People and Government
“It is interesting to notice the almost total lack of foreign-born people in the population of Franklin,” Hodgson wrote. “With no races being represented except the white and the Negro, a typical interior southern town situation.”
She noted the government had always been aldermanic, and went on to list services provided.
Franklin had entered the age of electricity, but its advent and use was not yet an assumption.
“Not only is electricity used for light, but it has replaced coal and kerosene fuel for cooking purposes to a great extent in the better class homes,” Hodgson wrote. “The electricity rate is very low if power is used for the ice box, water heater and lights at the same time.”
She noted the “wrought iron” electric street lights at each corner on the square and “less conspicuous” electric bulbs serving the rest of the town.
“There is no gas plant, so many other homes depend on kerosene, coal and wood for cooking and heating purposes,” she wrote.
The Southern Bell Telephone and Telegraph Company provided telephone services for the entire county, with more than 1,100 subscribers as of May 25, 1938.
The fire department included a fire chief, an assistant chief and an engineer. There were 20 volunteers who answered the siren call, and one fire engine with a ladder and hose.
Each morning, a man with brushes and a cart cleaned the main business streets. The town owned a sprinkler, but when necessary the streets were washed with the fire hose.
The Franklin Police Department consisted of three officers, one for the day and two for night, except on Saturday, when an extra officer patrolled.
“The day policeman also directs traffic at the busy intersection near the elementary school in the afternoon,” Hodgson wrote.
Where People Lived
“A small area of high population density, relatively speaking, centers on the square and begins to spread out in many directions of Five Points, to merge gradually into the open country, where many prosperous farm-home units are to be founded,” Hodgson wrote.
She wrote that the richest residential sections were east, south and west of the square. She also discussed the much poorer African American sections to the east.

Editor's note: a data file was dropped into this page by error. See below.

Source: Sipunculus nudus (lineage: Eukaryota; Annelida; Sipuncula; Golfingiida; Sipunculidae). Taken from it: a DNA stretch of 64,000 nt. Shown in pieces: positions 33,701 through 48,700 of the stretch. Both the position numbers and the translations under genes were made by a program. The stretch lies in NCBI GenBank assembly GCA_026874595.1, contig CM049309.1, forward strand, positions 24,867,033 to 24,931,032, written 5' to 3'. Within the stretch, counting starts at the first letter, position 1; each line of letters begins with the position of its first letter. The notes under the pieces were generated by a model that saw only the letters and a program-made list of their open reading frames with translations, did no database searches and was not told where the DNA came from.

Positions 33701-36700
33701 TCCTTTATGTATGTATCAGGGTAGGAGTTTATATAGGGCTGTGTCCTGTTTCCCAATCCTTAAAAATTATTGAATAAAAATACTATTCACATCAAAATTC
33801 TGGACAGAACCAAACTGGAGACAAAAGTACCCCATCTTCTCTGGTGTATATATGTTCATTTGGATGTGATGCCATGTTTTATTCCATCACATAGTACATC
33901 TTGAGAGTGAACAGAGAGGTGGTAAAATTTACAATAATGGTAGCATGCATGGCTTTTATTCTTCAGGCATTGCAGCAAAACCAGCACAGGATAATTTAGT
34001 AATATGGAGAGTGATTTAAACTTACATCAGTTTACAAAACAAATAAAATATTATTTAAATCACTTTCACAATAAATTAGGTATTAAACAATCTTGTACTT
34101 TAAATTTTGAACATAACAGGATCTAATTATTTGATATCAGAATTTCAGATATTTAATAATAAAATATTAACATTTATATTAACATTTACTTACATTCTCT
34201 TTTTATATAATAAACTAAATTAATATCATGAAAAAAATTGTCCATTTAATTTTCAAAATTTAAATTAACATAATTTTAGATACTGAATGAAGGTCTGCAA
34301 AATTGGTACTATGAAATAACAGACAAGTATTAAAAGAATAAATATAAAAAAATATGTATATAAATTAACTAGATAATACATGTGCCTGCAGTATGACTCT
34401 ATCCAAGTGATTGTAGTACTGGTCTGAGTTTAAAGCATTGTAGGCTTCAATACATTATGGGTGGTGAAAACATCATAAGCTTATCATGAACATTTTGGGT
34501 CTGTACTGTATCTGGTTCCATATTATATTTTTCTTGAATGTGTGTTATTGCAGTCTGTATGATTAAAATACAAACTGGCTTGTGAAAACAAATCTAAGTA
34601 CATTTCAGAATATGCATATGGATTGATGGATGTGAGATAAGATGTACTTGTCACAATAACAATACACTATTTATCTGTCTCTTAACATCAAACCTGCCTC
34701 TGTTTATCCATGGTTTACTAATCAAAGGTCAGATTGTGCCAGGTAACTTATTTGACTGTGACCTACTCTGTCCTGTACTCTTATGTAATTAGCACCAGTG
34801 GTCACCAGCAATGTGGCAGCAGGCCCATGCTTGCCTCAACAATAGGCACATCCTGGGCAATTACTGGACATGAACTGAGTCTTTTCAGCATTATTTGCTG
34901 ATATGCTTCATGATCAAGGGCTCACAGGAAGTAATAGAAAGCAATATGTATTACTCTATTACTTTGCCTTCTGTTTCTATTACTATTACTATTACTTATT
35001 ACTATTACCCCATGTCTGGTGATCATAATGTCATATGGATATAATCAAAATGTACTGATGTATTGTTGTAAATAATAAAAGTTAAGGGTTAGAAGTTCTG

“Many of them in the eastern part of the town are in a tragic state of dilapidation,” Hodson wrote. “The wonder is that many of them remain standing at all. Practically all are in need of paint or white-wash. However, characteristic of Negro sections, there are flowers in profusion in season, and many, many gardens that crowd up close the the houses. One of the most amazing conditions is the number of able-bodied Negro men and women seen in the Negro districts who are apparently unemployed. After some inquiries it was found that this demoralized labor situation was a result of WPA and similar governmental projects.”
At the time in 1938, only two apartment houses existed, with a third converted home with four apartments.
Dotted outside of town, usually around a grocery, small residential neighborhoods would pop up, but by and large farms filled everything outside the small “downtown” area of Franklin.
Except for these, Hodgson wrote, there was no urban development around Franklin.
“An occasional country grocery store or filling station may be found, but nowhere is there an agglomeration even suggesting the concept ‘suburb,'” she wrote.
With 586 square miles, or 374,040 acres, in the county, 313,480 acres, or 84 percent, was farms. There were 3,658 farms, the average size being 87.9 acres. In 1929 there were 2,611 white farm operators and 394 African American operators.
In 1920, 667 farmers had telephones. By 1930 this had increased to 731.
The Williamson County Health Center was located in a large brick building in the back of the county courthouse.
“Thus far this year (1938), there have been no deaths from typhoid fever,” Hodgson wrote. “There have only been two deaths from this source in the past seven years, which is a record for a Southern county.”
Franklin’s telephone directly listed among its subscribers 25 doctors, 10 attorneys, eight preachers and several dentists.
Identity, Work and Living
“Franklin does not want to be a suburb of Nashville but wishes to retain its own individuality as the trade center of a rich farming community,” she wrote. “Many people who live in Franklin go to Nashville each day by bus, private cars and the interurban to business offices and other jobs in Nashville. Fewer people, doubtless, go in the opposite direction.”
“Franklin is a most completely occupied town,” Hodgson wrote. “Not only is it rather compactly built-up, but the houses are filled with families. Throughout the town, there are not more than a dozen homes advertised for rent or for sale, and very few business locations.”
Hodgson wrote a prediction that Franklin would probably someday extend its city limits to include the small dots of “modern” housing being built outside its radius.
She wrote that no new schools had been built since Franklin High School in 1926, and that a new “white elementary school” was needed.